Negative selection effects suppress relationships between bacterial diversity and ecosystem functioning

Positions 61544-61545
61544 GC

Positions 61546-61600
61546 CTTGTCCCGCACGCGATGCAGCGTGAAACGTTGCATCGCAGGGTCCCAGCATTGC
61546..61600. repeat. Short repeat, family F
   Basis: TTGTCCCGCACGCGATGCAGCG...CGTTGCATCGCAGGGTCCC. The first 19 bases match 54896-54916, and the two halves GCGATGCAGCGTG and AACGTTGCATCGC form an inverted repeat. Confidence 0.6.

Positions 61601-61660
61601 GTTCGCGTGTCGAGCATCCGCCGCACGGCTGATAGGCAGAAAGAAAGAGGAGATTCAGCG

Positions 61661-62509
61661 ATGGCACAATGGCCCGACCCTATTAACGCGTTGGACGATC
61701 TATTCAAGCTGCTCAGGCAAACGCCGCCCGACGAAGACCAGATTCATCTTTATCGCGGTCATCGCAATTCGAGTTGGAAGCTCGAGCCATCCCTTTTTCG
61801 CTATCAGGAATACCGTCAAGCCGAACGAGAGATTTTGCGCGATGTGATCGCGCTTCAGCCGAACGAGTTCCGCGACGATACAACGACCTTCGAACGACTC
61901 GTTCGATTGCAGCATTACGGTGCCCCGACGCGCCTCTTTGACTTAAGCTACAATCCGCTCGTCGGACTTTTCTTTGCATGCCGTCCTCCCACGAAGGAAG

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I assembled bacterial communities to explore the effects of bacterial diversity on multiple ecosystem functions, including bacterial community biovolume, decomposition of particulate organic matter, and biomass transfer to the next trophic level. The experiment used a two-way factorial design with four levels of bacterial diversity (one to four species) and the absence/presence of a bacterivorous ciliated protist Tetrahymena pyriformis as two main factors, and all possible combinations of the four bacterial taxa nested within each diversity level. Bacterial community biovolume increased as bacterial diversity increased, a result due largely to positive selection effects. Decomposition and consumer abundance, however, were unaffected by bacterial diversity, though both varied among bacterial composition treatments. Negative selection effects, the dominance of species that do not contribute significantly to ecosystem functioning, accounted for the lack of diversity effects on decomposition and consumer abundance. The presence of Tetrahymena reduced bacterial community biovolume but increased decomposition, without altering the diversity–functioning relationships. Decomposition was strongly linked with consumer abundance such that communities supporting larger consumer biomass exhibited higher decomposition rates. This study suggests that if the negative selection effect is common, as it might be when examining ecosystem variables other than biomass (due to the presence of keystone species that can contribute disproportionably to ecosystem functioning relative to their abundances), basic bacteria-mediated ecosystem processes, such as decomposition and energy transfer to the next trophic level, may not increase with bacterial diversity.